Yes, snooping’s allowed
Some recent commentary on the amendments to the Information Technology Act has claimed that the amendments are little different from powers already with the state in the Indian Telegraph Act of 1885, and thus civil-liberties concerns are mistaken. This is not correct. Section 69 of the Information Technology (Amendment) Act 2008, passed by Parliament on December 23, 2008, is far more intrusive than the Indian Telegraph Act of 1885, which was drafted to protect the interests of the British Raj. Under the new IT Act, any Government official or policeman will be able to listen in to all your phone calls, read your SMSs and emails, and monitor the websites you visit. And he will not require any warrant from a magistrate to do so.
Until the passage of the amended IT Act, phone tapping was governed by Clause 5(2) of the Indian Telegraph Act of 1885, which said that “On the occurrence of any public emergency, or in the interest of the public safety, the Government may, if satisfied that it is necessary or expedient so to do in the interests of the sovereignty and integrity of India, the security of the State, friendly relations with foreign States or public order or for preventing incitement to the commission of an offence, for reasons to be recorded in writing, by order, direct that any message or class of messages to or from any person or class of persons, or relating to any particular subject, brought for transmission by or transmitted or received by any telegraph, shall not be transmitted, or shall be intercepted or detained, or shall be disclosed to the Government making the order or an officer thereof mentioned in the order”. Other sections of the act mention that the government should formulate “precautions to be taken for preventing the improper interception or disclosure of messages”. Many calls have been made, both inside and outside Parliament, to formulate rules to govern the operation of Clause 5(2). But ever since 1885, no government has formulated any such precautions, since all governments have wanted to retain the right to spy on their opponents unfettered.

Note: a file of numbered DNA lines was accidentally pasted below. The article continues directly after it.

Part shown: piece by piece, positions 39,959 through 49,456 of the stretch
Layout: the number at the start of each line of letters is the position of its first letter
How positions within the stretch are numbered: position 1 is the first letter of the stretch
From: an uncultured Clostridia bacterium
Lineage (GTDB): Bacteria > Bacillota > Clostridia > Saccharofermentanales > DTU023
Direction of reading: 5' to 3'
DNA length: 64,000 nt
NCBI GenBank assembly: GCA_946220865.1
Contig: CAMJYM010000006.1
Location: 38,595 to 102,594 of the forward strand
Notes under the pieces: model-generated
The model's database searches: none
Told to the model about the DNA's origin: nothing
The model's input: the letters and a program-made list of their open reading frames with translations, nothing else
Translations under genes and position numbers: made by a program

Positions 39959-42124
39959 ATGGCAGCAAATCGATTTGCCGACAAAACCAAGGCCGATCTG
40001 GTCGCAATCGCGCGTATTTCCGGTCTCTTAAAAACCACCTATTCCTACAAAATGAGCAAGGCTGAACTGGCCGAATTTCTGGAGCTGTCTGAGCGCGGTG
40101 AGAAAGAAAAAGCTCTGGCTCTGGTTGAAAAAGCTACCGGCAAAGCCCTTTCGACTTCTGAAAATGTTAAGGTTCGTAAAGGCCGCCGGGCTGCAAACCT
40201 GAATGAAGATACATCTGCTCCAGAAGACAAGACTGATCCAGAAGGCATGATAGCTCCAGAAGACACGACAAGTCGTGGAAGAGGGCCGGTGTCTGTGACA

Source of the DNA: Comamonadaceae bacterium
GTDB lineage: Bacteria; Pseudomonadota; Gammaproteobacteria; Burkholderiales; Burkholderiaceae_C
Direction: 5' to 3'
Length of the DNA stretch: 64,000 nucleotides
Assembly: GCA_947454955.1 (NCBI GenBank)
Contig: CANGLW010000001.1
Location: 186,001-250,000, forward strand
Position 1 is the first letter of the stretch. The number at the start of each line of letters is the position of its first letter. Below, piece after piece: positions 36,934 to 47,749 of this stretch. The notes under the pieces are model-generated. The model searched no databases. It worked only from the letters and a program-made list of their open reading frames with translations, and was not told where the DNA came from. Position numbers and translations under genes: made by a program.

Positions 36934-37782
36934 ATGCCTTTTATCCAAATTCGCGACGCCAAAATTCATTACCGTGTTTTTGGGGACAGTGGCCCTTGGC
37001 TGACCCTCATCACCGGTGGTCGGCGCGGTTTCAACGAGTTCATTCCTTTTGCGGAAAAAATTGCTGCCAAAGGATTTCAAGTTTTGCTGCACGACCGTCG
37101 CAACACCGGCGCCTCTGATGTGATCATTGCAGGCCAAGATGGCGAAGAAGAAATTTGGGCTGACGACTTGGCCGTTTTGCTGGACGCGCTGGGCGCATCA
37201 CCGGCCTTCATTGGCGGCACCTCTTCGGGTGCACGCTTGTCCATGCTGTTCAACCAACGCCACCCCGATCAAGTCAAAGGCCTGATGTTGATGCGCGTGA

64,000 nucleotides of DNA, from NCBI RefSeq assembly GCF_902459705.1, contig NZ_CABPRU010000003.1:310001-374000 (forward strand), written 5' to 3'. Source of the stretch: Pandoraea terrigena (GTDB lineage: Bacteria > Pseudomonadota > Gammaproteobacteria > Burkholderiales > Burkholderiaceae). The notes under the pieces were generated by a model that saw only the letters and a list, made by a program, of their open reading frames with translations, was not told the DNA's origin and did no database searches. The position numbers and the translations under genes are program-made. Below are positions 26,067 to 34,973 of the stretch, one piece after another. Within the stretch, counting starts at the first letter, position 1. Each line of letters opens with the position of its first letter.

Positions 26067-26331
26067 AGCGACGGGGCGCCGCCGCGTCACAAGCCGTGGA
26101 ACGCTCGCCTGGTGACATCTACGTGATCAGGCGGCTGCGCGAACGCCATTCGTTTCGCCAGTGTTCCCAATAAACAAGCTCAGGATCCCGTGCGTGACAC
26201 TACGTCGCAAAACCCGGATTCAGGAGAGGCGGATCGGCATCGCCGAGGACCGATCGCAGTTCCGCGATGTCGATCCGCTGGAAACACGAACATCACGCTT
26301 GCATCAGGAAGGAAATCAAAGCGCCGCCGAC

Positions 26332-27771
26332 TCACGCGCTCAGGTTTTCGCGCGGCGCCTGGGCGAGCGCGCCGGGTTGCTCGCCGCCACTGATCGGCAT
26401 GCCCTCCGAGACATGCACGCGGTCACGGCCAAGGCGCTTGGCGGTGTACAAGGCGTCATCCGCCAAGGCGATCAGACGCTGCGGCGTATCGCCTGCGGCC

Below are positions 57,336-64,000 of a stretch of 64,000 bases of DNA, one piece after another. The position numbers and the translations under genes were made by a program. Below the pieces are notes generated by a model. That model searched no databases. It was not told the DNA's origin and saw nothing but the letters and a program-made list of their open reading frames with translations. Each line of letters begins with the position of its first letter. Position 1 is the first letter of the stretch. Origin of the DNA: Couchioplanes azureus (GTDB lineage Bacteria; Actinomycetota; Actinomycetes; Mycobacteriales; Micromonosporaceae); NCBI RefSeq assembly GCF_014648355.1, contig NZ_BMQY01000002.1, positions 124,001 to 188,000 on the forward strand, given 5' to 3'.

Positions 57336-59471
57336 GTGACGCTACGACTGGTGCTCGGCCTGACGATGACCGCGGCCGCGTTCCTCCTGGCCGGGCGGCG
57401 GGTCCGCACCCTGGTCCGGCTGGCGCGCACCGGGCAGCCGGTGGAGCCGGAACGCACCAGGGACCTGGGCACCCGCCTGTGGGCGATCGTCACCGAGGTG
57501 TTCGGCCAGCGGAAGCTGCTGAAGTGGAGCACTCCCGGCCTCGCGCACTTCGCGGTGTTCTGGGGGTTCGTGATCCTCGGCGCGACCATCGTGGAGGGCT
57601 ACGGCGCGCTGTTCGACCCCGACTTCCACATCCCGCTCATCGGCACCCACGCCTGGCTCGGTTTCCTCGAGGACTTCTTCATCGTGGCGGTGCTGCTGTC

A writ petition was filed in the Supreme Court in 1991 by the People’s Union for Civil Liberties, challenging the constitutional validity of Clause 5(2). The petition argued that it infringed the constitutional right to freedom of speech and expression and to life and personal liberty.
In December 1996, the Supreme Court delivered its judgment: it pointed out that “unless a public emergency has occurred or the interest of public safety demands, the authorities have no jurisdiction to exercise the powers” given them under 5(2). They went on to define them thus: a public emergency was the “prevailing of a sudden condition or state of affairs affecting the people at large calling for immediate action”, and public safety “means the state or condition of freedom from danger or risk for the people at large”. Without those two, however “necessary or expedient”, it could not do so.
But Section 69 of the amended IT Act drops all references to public emergency or public safety, meaning that the government’s powers have been vastly extended.
The earlier IT Act of 2000 mentioned only decryption of messages; interception and monitoring were not mentioned at all. Section 69 of the new IT Act enhances the scope from the 2000 version to include interception and monitoring. It also broadens the scope of surveillance to include the investigation of any offence, whether cognisable or not.
In view of the many incidents of tapping of the phones of politicians, the Supreme Court in the PUCL case laid out procedures and guidelines to protect citizens against the arbitrary exercise of power by the government. But this judgement as well as the relevant sections of the Telegraph Act have become infructuous with the passage of the amended IT Act, since the latter has overriding effect.
And what of the safeguards in the act? Well, when the Government has not formulated any safeguards to Section 5 of the Telegraph Act since Independence, it is unrealistic to expect it to formulate any safeguards under Section 69 (2) of the amended IT Act — especially in view of the prevailing terrorism situation.
Until suitable safeguards are in place, Section 69 of the Information Technology (Amendment) Act of 2008 appears to be in violation of Article 21 of the Constitution — “no person shall be deprived of his life or personal liberty except according to procedure established by law.” It is unfortunate that a democratic and independent India has passed a law which is far more detrimental to personal liberty than the British Raj did.
The writer heads an infotech firm in Delhi